Seeking to curb the number of injuries in bus accidents and other motor coach crashes, the National Highway Safety Administration has issued a new rule mandating shoulder and lap seat belts for all passengers and drivers of motor coaches and other large buses.
The agency estimates that an average of 21 motorcoach and large bus occupants are killed every year. Another 8,000 are injured. The introduction of seat belts is expected to reduce the number of deaths by 44 percent and the number of injuries by up to 45 percent.
The announcement comes on the heels of several serious New York City bus accidents over the last several years.
Two years ago, the NHTSA completed its investigation into the horrific March 2011 crash of a motor coach in New York City, reportedly caused by a severely fatigued driver. According to the agency’s public affairs’ office, the bus was carrying 32 passengers on I-95 en route from a casino in Connecticut when it ran off the road, struck a guardrail and overturned before slamming into a vertical highway sign post.
Fifteen passengers were killed and 17 others suffered serious-to-minor injuries. The driver was mostly unhurt.
It was the deadliest bus crash the federal agency had ever investigated. It was later revealed the driver hadn’t slept for nearly 72 hours prior and was speeding at nearly 80 miles-per-hour at the time of the crash.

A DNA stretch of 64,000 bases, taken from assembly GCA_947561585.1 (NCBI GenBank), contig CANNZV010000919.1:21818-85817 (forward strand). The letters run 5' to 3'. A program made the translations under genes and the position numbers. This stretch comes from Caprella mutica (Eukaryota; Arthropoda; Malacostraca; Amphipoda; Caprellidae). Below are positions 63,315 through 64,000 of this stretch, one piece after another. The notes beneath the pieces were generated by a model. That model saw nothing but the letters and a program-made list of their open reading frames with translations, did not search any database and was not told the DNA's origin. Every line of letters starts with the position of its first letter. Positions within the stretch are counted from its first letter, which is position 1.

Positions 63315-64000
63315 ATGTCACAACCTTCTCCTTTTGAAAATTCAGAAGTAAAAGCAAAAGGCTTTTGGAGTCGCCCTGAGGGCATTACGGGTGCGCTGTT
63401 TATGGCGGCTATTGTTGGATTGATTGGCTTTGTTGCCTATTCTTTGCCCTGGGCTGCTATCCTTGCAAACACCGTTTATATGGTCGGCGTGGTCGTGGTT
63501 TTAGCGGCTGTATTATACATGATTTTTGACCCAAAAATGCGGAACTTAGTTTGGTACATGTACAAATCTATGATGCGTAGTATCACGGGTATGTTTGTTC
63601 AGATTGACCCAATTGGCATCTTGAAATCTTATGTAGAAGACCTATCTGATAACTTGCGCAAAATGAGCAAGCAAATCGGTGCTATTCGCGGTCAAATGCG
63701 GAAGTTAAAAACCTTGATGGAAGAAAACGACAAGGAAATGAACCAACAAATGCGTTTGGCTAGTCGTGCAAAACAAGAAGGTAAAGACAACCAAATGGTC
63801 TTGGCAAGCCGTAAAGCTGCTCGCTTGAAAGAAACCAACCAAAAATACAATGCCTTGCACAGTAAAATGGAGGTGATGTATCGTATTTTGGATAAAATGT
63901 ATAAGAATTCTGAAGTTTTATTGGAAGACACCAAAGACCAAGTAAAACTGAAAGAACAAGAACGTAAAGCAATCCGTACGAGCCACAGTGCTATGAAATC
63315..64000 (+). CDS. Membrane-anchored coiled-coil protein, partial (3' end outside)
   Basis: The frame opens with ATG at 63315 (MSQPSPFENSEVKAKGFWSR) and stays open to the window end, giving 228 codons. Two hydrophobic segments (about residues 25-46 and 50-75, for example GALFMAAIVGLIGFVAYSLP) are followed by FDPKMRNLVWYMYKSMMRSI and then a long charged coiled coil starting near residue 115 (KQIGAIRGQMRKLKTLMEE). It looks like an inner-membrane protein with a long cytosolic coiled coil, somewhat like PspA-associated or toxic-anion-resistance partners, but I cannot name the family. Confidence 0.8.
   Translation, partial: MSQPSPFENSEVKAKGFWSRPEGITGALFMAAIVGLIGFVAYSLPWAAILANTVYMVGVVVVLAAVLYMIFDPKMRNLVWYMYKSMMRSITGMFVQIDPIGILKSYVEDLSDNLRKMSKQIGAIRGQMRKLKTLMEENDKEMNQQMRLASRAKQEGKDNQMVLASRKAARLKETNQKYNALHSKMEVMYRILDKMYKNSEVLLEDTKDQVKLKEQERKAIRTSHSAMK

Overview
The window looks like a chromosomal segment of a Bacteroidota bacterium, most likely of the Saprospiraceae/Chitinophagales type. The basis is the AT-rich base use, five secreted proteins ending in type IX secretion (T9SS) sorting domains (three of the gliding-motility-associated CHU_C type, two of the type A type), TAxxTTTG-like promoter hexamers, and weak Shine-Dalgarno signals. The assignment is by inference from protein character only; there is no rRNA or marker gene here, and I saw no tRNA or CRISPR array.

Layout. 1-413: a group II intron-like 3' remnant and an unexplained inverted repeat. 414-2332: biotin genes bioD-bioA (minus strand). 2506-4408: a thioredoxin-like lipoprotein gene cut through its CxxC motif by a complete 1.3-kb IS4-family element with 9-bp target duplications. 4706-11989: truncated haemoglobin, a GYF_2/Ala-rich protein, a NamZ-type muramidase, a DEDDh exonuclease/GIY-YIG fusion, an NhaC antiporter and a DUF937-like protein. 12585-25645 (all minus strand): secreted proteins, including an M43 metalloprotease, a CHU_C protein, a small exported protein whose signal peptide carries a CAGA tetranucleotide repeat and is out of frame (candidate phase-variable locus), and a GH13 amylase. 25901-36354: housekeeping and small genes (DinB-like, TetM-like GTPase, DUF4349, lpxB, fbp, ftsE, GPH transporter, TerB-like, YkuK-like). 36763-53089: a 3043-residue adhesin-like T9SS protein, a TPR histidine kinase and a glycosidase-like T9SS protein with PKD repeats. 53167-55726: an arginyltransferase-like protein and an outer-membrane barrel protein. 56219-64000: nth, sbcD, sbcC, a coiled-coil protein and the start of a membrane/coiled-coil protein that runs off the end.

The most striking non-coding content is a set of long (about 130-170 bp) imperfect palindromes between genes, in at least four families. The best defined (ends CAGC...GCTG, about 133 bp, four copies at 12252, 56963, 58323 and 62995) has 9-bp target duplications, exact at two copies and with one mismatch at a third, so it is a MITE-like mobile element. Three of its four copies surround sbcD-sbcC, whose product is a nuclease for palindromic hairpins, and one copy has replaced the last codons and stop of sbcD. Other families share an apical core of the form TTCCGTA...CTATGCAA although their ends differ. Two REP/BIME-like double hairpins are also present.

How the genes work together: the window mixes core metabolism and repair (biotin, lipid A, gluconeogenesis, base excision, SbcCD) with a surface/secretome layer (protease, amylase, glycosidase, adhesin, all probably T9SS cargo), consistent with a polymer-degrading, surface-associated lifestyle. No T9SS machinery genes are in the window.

Drowsy, reckless driving were obviously to blame. But could seat belts have helped? The NHTSA hasn’t said specifically, but we do know that several of the passengers died as a result of injuries sustained when they were ejected from the bus. Had seat belts kept them strapped in, it’s reasonable to conclude several more may have survived.
Another recent bus crash happened in Harlem early last year. In that case, 11 people were injured, five of them seriously, after the driver of a sport utility vehicle struck a parked bus head-on near Fredrick Douglass Boulevard. Several of the injured were pedestrians, though some people on the bus at the time were hurt as well.
In its 202-page final rule, the NHTSA reported that while traveling by motor coach is generally safe, when accidents do occur there is more of a likelihood that they will be deadly and result in more serious injuries. These vehicles tend to be more prone than others to rollover incidents.
Requiring seat belts, the agency asserts, will reduce the number of ejection-related fatalities and injuries.
The final rule amends Safety Standard 208 of the Federal Motor Vehicle code. It will be applicable to all buses weighing more than 26,000 pounds, but it won’t include transit buses and school buses.
It’s part of the DOT’s Motorcoach Safety Action Plan, as designated in the Moving Ahead for Progress in the 21st Century Act (MAP-21). It will be effective for all buses built as of November 2016.
That still means there will be a fair number of buses on the road without safety belts equipped, though a number of companies have begun voluntarily purchasing buses that include them. Buses that aren’t equipped with them won’t be required to retroactively install them.
The Law Offices of Nicholas Rose, PLLC offers free consultations. Call 1-877-313-7673.
NHTSA Announces Final Rule Requiring Seat Belts on Motorcoaches, Nov. 20, 2013, National Highway Traffic Safety Association
More Blog Entries:
Harlem Bus Accident Sends 11 to Hospital, Feb. 13, 2013, New York City Car Accident Lawyer Blog